Government planning policy for ports is “unfit for purpose”, according to The Royal Town Planning Institute, which represents 22,000 planners.
It has called for a rethink in its formal response to the consultation on a National Policy Statement for Ports, which will determine how proposals to build new port facilities are decided upon by the new Infrastructure Planning Commission.
Matt Thomson, acting director policy & partnerships at the RTPI said: “The draft national policy statement on ports is not fit for purpose as it fails to justify the need for building any new ports, or give any guidance on how they should relate to road and rail networks or centres of industry or population.
“Instead it leaves decisions about where ports should be entirely for the market to determine, which offers no security for investors or for local communities that may be affected. Nor does it consider impacts on Britain’s existing ports, improvements to which may be a better option than building an entirely new port.”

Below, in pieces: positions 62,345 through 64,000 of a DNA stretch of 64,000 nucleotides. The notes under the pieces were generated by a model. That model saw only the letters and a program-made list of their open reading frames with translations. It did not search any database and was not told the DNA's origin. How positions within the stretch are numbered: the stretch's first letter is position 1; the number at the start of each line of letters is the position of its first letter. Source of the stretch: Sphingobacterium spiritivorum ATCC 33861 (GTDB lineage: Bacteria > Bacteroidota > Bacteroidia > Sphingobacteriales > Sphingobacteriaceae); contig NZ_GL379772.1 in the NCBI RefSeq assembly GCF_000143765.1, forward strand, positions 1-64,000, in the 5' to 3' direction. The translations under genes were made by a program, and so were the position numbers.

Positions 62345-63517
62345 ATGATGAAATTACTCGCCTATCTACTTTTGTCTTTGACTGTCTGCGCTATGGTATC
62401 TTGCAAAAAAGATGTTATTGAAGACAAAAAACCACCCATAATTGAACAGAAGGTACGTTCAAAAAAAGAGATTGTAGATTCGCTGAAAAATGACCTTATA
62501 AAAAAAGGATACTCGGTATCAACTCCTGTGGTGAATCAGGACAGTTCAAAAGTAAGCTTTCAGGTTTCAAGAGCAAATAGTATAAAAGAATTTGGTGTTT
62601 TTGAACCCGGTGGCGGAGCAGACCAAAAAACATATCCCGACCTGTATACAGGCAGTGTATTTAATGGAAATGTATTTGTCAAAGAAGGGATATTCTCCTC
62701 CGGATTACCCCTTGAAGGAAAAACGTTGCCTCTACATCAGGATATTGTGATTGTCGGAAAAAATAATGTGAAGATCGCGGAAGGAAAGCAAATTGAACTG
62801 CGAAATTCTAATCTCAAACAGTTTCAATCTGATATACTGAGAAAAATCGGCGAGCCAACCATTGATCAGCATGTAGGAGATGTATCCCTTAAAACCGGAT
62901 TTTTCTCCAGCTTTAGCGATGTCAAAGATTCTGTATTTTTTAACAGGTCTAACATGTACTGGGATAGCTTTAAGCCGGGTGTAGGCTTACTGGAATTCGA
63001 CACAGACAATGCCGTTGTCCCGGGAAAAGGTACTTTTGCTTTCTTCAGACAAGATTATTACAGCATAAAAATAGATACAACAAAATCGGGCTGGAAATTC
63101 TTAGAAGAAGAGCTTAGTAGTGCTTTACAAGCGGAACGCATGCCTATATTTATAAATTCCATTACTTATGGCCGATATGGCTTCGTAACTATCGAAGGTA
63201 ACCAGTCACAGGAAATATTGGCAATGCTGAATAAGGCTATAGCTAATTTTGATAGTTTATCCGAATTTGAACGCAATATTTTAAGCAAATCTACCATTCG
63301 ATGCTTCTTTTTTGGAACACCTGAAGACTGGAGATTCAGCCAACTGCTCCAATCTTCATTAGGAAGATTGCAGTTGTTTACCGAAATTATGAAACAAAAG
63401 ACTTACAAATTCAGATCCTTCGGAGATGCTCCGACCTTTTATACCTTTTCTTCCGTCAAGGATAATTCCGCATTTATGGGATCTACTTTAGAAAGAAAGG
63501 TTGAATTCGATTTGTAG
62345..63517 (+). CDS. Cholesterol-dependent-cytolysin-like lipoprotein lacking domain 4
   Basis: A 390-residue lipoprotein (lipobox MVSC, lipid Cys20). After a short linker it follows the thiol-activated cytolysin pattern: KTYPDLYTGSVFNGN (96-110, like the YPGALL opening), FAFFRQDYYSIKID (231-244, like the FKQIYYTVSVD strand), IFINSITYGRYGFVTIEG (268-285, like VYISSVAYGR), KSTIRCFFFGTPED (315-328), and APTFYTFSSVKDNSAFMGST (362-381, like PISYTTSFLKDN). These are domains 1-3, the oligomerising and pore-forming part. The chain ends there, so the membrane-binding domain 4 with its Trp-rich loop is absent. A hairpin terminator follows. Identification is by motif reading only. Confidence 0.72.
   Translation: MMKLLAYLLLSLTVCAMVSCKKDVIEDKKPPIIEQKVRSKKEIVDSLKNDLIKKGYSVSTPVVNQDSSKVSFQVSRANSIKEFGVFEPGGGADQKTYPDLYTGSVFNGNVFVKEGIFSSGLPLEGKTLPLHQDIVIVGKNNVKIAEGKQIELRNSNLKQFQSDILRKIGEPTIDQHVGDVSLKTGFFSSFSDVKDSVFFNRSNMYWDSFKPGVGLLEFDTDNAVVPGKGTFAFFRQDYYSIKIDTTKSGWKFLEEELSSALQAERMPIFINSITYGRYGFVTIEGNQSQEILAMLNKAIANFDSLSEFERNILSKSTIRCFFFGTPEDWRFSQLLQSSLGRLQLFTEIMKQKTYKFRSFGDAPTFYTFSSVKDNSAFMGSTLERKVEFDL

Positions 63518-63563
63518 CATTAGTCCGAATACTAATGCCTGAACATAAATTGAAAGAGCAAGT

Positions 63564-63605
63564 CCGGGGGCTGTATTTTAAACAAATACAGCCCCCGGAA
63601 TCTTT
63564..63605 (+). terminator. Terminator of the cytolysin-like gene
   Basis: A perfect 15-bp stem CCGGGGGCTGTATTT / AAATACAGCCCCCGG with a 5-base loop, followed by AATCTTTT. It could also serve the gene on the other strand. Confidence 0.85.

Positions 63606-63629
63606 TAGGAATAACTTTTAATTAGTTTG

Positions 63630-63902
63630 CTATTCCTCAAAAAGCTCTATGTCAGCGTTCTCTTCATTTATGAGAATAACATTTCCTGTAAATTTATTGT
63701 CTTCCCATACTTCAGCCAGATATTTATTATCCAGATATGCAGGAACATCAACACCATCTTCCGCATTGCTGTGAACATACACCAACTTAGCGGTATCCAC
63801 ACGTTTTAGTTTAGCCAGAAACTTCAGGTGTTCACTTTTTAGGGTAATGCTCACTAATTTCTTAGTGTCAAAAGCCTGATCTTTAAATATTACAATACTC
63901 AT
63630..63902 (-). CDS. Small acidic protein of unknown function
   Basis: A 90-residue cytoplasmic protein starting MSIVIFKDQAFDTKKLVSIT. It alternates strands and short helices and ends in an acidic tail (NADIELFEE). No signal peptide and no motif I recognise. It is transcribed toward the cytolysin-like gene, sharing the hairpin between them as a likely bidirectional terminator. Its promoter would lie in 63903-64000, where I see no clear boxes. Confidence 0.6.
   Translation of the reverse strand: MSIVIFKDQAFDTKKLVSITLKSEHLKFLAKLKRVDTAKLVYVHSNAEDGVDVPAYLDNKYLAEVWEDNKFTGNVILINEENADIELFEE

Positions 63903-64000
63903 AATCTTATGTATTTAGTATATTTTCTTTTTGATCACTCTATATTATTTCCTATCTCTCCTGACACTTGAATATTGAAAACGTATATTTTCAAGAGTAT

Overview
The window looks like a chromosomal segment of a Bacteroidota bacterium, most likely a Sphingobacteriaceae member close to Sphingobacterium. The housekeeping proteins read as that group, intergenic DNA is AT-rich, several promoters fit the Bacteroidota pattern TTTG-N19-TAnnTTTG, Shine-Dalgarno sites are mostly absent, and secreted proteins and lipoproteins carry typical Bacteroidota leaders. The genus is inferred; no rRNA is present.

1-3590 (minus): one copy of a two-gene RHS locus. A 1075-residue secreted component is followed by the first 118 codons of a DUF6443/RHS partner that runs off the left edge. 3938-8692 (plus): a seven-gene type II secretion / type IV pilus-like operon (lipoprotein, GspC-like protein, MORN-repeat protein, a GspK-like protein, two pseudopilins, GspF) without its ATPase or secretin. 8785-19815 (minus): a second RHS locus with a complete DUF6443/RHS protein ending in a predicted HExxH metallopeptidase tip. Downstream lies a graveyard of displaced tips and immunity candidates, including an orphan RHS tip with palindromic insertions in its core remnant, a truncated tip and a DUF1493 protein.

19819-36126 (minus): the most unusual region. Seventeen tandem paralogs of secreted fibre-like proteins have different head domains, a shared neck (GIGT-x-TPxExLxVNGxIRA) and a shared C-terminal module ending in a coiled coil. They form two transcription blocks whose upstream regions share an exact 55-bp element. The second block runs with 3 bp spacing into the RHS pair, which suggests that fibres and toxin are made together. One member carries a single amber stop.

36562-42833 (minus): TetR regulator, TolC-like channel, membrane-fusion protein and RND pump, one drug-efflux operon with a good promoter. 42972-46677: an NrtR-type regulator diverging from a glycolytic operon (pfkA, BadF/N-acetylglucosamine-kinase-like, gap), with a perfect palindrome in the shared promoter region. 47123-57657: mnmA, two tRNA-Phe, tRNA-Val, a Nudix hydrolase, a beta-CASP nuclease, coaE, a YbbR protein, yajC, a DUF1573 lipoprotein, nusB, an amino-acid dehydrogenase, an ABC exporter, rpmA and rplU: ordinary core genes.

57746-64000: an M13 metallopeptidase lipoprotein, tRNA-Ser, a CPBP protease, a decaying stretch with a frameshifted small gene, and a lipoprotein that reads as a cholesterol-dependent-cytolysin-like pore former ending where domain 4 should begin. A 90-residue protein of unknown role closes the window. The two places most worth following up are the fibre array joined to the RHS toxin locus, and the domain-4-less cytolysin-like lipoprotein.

The RTPI argued that there is no identified urgency to provide new ports in the UK, with a number of port developments already under construction and it called on the Department for Transport to think again.